It is clear to me from the lower court’s judgement that is was satisfied, and justifiably so, on the evidence before it that prior to the robbery, Tiwonge Msukwa had had ample occasion to see and to know the Appellant. There was evidence which the lower court accepted as true that in the three to four years preceding this robbery Tiwonge had either lived with her aunt, PW1, next door to the Appellant or with her parents at a house only some 500 meters away from that of the Appellant. Definitely I think it is pedantic in this scenario to fervently argue that despite the opportunity the witness enjoyed of knowing the Appellant by living within his vicinity she should be disqualified from getting to know him just because she was not his workmate. What is clear is that if Tiwonge had been seeing the Appellant from the near places covered in evidence and for the length of time also covered in evidence, then the Appellant cannot pose as a stranger to her and was in fact no stranger to her. As for the failure of the workmates to identify the Appellant or anyone else among the robbers, credit for that simply goes to their ability to manage a successful disguise in that had it not been for the hat falling off the head of one of them even Tiwonge would have completely failed to identify any of them. I here equally see pedantry in argument to the effect that since the other car occupants did not see one of the robbers exposed on the fall of his hat then Tiwonge should be lying in her claim that the person she then saw was the Appellant.


In my recollection it has been pronounced in cases too numerous to mention including in the case of Gondwe cited herein on behalf of the Appellant, that a trial Court enjoys the benefit not normally available to an appellate court of hearing and observing the witnesses that come before it and assessing their demeanour. Where from this position of great advantage the lower court makes a decision of who and what to believe, an appellate court ought to be slow to interfere with such finding unless it is so obvious that the lower court went astray in its findings. In this case it strikes me that the learned Magistrate seized of the case was as cautions as he could legally be in assessing the credibility of PW111 vis-a-vis her identification of the Appellant based on her prior knowledge of the man, her opportunity to examine the exposed man when per chance a hat fell off one of the robbers, and the fact that the robbery took place in broad day light. I am amply satisfied in consequence that the learned Magistrate’s assessment of the evidence of this witness was impeccable and I do not see myself interfering with the findings the lower court made following this analysis.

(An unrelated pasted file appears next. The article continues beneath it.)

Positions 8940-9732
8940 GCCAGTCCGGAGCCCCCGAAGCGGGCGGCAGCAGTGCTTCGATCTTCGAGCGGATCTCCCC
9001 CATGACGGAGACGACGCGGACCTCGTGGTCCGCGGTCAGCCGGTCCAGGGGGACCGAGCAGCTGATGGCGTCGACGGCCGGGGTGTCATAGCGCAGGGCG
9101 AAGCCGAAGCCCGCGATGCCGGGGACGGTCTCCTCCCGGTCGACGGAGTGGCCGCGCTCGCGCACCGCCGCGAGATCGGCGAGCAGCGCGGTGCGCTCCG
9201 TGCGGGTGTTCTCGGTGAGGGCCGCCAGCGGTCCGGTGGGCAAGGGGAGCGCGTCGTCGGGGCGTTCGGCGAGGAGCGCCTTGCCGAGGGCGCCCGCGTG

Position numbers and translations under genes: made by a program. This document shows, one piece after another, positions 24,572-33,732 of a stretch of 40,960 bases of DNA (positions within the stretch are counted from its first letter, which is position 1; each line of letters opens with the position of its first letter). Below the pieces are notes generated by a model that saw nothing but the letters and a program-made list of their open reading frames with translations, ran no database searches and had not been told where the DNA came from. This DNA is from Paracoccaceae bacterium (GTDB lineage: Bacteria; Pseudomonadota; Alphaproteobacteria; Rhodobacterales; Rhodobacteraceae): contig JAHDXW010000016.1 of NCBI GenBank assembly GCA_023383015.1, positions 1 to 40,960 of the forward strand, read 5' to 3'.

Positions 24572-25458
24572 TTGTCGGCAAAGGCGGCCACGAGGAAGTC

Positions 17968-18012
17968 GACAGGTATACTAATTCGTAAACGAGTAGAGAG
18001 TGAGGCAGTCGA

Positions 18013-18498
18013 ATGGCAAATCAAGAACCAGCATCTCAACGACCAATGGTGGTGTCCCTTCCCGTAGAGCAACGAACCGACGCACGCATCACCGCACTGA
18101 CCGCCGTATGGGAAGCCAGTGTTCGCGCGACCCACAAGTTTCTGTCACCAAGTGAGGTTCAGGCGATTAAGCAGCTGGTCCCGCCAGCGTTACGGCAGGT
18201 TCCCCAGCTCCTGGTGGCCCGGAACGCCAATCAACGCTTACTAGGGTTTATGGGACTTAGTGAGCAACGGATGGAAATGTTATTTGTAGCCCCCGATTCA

I should here also take the opportunity to point out that in my understanding of the law both learned Counsel in this case were quite mistaken in arguing as if the conduct of an identification parade is a mandatory preamble to every dock identification. The correct position is that an identification parade will be essential where the witness purporting to identify the person in the dock is diong so only from the experience of having seen him/her for the first and last time on the day of the incident under complaint. The facts in the Chapingasa case itself very clearly demostrate why such a parade is important in such situations. As happened in that case the complainant who had just arrived in Lilongwe from Mzimba was robbed by complete strangers. To test his recollection of his assailants before being called upon to testify on his ordeal the best test is to see whether he is able to select the correct people in a group paraded before him. Where, however, as in the case of Tiwonge and the Appellant, the witness in her life already personally knows the suspect, it becomes hard to comprehend how an identification parade can best test such person’s recollection of her assailant.